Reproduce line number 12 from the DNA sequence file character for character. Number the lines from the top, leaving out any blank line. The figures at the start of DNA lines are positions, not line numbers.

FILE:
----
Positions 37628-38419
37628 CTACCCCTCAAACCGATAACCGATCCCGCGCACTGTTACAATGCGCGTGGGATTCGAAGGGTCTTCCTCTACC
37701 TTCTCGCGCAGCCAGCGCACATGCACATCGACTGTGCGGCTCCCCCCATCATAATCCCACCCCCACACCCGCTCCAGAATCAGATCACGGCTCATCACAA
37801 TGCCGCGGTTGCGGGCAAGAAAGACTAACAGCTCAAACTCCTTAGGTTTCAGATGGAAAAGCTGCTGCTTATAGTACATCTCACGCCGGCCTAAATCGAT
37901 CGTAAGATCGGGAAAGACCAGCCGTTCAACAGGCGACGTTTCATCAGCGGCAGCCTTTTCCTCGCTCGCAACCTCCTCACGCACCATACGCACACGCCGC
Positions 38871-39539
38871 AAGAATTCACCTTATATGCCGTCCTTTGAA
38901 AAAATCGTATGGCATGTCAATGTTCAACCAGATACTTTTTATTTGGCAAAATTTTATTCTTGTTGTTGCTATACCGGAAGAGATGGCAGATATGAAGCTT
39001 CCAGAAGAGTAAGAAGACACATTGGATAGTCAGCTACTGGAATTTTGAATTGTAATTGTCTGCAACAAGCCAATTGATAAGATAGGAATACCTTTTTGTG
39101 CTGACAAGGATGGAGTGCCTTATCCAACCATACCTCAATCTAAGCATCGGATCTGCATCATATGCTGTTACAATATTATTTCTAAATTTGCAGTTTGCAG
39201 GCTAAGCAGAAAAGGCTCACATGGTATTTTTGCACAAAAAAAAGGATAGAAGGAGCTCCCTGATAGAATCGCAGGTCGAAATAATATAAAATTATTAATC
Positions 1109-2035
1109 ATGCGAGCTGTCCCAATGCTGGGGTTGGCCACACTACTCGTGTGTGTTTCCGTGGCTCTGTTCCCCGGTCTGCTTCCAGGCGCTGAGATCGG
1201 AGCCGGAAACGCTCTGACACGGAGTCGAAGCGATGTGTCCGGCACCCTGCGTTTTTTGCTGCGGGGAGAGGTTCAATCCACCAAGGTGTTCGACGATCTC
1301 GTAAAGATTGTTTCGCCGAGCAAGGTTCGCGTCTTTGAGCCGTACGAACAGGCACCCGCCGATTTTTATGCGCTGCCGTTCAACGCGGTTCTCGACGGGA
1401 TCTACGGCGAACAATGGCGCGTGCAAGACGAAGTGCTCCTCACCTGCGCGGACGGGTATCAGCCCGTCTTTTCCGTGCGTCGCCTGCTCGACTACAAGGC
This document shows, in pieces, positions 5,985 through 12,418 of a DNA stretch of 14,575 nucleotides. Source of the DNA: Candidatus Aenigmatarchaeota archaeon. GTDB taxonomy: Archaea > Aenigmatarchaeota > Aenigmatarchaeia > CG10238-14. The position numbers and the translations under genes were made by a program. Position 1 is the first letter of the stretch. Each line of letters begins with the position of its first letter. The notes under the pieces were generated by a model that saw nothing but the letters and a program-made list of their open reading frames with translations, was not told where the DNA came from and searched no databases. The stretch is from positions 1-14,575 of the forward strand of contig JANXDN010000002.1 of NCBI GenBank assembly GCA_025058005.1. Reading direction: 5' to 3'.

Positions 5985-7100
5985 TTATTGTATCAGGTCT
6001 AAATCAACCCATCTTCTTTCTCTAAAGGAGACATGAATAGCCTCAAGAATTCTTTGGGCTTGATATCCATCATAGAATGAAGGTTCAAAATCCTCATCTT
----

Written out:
Positions 1109-2035